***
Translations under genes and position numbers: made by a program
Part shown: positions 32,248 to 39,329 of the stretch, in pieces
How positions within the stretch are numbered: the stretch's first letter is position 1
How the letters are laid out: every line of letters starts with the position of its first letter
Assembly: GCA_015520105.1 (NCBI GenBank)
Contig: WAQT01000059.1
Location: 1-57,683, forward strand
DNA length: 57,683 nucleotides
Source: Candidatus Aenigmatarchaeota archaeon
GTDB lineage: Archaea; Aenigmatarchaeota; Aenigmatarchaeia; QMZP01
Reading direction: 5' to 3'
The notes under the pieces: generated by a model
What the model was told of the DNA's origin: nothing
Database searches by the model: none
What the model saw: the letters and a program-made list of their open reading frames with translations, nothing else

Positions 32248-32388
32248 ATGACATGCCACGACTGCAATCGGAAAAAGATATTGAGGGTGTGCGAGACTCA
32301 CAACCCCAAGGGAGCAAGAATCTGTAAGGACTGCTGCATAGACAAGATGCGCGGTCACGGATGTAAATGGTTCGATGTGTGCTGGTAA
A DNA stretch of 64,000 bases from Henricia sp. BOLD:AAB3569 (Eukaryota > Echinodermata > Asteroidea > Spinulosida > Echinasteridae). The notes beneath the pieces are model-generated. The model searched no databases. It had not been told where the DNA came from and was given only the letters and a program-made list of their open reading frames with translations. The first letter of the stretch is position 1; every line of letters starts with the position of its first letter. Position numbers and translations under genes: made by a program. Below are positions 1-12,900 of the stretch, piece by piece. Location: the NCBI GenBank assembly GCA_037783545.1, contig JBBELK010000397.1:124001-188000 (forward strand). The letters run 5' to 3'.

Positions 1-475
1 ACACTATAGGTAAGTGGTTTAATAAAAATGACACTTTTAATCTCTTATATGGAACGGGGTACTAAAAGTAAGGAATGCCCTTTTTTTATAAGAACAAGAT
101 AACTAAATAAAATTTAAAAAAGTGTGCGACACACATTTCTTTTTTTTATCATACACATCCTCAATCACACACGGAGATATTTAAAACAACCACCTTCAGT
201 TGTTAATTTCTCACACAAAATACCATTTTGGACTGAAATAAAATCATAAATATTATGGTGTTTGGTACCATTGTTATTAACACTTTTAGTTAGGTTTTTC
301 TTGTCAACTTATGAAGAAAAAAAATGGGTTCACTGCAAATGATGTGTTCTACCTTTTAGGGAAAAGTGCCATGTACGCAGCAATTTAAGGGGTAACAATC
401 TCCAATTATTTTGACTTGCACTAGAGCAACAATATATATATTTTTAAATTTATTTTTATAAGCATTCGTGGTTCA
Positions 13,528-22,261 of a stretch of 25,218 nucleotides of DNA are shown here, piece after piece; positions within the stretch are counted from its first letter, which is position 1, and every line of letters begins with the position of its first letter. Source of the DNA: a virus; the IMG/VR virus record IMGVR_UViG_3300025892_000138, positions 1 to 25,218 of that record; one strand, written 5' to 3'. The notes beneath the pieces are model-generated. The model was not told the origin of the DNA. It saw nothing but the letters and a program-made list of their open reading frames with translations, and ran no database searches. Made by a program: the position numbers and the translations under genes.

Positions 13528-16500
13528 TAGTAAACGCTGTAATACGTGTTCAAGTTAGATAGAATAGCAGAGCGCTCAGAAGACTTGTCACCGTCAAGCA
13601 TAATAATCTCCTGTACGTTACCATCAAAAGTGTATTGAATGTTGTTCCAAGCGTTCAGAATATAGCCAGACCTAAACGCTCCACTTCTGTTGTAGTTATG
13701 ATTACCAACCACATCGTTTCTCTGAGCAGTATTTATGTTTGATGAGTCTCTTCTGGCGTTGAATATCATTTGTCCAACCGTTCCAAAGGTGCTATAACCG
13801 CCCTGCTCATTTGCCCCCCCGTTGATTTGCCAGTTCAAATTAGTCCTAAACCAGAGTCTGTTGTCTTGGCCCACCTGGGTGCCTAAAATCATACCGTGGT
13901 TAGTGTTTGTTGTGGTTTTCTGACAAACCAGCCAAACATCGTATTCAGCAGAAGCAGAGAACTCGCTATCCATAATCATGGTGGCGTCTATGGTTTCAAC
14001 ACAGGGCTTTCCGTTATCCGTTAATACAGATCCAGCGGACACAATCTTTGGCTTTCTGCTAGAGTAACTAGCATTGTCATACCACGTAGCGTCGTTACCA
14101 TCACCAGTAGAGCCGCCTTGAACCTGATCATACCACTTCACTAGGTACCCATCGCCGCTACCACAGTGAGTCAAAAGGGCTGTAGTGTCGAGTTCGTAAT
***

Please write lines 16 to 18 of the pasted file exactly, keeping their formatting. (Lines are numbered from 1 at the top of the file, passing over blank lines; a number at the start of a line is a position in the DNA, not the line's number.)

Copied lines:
Positions 32248-32388
32248 ATGACATGCCACGACTGCAATCGGAAAAAGATATTGAGGGTGTGCGAGACTCA
32301 CAACCCCAAGGGAGCAAGAATCTGTAAGGACTGCTGCATAGACAAGATGCGCGGTCACGGATGTAAATGGTTCGATGTGTGCTGGTAA